Primary Prevention With Marine Omega-3 Fatty Acids Did Not Modify MACE Risk
Supplementation with omega-3 fatty acids did not result in a lower MACE incidence compared with placebo.
|The following article is part of conference coverage from the 2018 AHA Scientific Sessions in Chicago, Illinois.The Cardiology Advisor's staff will be reporting breaking news associated with research conducted by leading experts in cardiology. Check back for the latest news from AHA 2018.|
CHICAGO — Supplementation with marine omega-3 fatty acids was not associated with a reduced likelihood of major cardiovascular events (MACEs) or invasive cancer when compared with placebo, according to research presented at the AHA Scientific Sessions 2018, held in Chicago, Illinois, November 10-12, 2018, and simultaneously published in the New England Journal of Medicine.
Male and female study participants, 50 and 55 years of age or older, respectively, were randomized to receive (1) daily vitamin D and omega-3, (2) daily vitamin D and omega-3 placebo, (3) daily vitamin D placebo and omega-3, or (4) daily vitamin D placebo and omega-3 placebo in VITAL (Vitamin D and Omega-3 Trial) (ClinicalTrials.gov Identifier: NCT01169259).
A total of 25,871 participants were randomized to receive either eicosapentaenoic acid with docosahexaenoic acid (n=12,933) or placebo (n=12,938).
Researchers used questionnaires to collect clinical and lifestyle risk factor data at baseline. Additionally, a dietary questionnaire was used to collect data on omega-3 fatty acid consumption in the cohort.
Major cardiovascular events, including myocardial infarction (MI), stroke, or death from cardiovascular causes, and invasive cancer comprised the primary endpoints. Additionally, individual components of the composite cardiovascular endpoint, the composite endpoint in addition to coronary revascularization, site-specific cancers, and cancer-related mortality were included as secondary endpoints.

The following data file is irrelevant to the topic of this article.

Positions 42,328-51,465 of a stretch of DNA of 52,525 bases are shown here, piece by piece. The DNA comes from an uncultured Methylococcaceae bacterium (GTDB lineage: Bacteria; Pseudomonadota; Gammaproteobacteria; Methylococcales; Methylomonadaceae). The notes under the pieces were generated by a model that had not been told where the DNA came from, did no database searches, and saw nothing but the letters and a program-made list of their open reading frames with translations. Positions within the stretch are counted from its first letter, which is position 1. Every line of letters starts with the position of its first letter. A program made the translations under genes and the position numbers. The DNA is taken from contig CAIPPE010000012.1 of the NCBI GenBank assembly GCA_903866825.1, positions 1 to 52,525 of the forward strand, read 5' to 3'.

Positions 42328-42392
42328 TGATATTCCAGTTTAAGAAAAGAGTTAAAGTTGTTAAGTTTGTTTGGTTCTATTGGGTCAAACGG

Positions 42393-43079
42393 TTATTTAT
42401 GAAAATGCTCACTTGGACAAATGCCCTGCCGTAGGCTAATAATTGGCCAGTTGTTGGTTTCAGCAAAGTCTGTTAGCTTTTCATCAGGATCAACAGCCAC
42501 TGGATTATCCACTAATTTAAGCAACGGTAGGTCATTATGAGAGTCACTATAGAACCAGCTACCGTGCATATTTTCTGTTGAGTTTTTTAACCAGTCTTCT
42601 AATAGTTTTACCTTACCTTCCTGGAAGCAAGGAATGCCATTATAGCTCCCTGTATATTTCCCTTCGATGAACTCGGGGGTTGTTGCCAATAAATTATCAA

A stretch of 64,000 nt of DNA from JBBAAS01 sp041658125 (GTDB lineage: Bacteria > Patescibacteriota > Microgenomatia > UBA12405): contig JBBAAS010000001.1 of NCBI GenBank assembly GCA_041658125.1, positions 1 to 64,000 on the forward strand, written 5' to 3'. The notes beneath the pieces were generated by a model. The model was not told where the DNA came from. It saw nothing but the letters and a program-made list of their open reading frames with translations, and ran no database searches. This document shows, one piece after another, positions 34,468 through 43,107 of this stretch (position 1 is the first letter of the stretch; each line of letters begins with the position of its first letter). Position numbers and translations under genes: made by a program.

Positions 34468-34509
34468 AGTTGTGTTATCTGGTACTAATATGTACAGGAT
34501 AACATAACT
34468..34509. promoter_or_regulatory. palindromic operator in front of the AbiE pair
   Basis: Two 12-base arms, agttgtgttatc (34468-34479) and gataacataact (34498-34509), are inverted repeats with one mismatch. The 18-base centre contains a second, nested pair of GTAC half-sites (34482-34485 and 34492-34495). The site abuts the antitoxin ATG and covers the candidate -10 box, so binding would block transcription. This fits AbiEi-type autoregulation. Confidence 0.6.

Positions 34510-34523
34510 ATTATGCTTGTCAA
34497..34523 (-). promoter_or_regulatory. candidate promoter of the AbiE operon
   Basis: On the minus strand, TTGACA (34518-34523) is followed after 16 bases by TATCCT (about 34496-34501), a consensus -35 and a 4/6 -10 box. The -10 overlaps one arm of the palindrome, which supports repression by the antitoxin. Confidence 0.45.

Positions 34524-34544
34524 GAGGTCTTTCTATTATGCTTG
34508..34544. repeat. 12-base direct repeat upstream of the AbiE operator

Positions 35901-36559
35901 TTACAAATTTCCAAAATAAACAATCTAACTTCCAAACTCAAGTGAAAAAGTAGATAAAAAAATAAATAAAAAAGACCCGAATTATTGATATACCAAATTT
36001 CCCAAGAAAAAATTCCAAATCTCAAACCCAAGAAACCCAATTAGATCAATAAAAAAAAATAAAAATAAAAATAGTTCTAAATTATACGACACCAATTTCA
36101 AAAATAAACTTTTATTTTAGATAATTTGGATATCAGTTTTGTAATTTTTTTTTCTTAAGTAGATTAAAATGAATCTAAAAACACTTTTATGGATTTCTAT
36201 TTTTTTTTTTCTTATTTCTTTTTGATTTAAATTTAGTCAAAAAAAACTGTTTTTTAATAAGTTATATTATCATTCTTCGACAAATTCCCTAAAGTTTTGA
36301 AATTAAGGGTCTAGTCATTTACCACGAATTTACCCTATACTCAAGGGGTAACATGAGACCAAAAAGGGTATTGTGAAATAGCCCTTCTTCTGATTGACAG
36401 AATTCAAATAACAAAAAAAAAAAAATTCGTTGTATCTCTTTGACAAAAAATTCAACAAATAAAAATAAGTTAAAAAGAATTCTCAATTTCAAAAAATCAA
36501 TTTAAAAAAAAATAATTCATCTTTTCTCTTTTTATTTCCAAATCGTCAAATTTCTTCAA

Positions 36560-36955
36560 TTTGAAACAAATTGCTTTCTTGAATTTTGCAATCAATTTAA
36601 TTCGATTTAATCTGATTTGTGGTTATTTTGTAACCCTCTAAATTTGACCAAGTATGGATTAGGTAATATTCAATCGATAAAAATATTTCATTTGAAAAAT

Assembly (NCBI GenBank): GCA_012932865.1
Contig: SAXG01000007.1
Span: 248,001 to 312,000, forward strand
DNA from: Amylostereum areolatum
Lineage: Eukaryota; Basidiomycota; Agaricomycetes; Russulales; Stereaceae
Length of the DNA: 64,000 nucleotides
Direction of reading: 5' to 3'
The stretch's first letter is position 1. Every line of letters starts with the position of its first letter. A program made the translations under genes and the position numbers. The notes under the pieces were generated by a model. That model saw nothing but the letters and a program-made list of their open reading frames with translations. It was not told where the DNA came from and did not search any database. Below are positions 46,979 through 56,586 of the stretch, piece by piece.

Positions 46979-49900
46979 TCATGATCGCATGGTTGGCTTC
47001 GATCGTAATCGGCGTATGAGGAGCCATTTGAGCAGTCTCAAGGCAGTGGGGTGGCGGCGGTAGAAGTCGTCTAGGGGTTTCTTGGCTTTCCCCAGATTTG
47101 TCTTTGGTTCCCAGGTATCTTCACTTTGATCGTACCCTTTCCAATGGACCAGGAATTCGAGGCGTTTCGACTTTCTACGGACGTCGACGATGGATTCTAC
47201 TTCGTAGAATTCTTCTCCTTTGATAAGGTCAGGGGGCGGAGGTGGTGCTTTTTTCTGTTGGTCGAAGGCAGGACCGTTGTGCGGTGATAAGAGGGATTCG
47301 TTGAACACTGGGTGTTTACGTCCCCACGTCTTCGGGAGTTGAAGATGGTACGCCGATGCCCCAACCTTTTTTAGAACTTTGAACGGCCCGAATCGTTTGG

Fewer patients in the omega-3 supplementation group experienced a major cardiovascular event during a median 5.3-year follow-up compared with the placebo group (n=386 vs n=419, respectively; hazard ratio [HR], 0.92; 95% CI, 0.80-1.06; P =.24), but the difference was not significant.
No difference was observed between the omega-3 and placebo groups in terms of the incidence of invasive cancer (n=820 vs n=797, respectively; HR, 1.03; 95% CI, 0.93-1.13; P =.56).
In regard to secondary endpoints, no significant difference was found between the 2 groups in the expanded composite of cardiovascular events (HR, 0.93; 95% CI, 0.82-1.04), total MI (HR, 0.72; 95% CI, 0.59-0.90), total stroke (HR, 1.04; 95% CI, 0.83-1.31), death from cardiovascular causes (HR, 0.96; 95% CI, 0.76-1.21), and cancer-related mortality (HR, 0.97; 95% CI, 0.79-1.20).
The researchers found omega-3 supplementation to be relatively safe and associated with no serious adverse events or excess risks for bleeding.
According to the investigators, the single dose level of the omega-3 supplementation did not permit an assessment of dose-response relationships, which may limit the findings.
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Manson JE, Cook NR, Lee I, et al. Marine n−3 fatty acids and prevention of cardiovascular disease and cancer [published online November 10, 2018]. NEJM. doi: 10.1056/NEJMoa1811403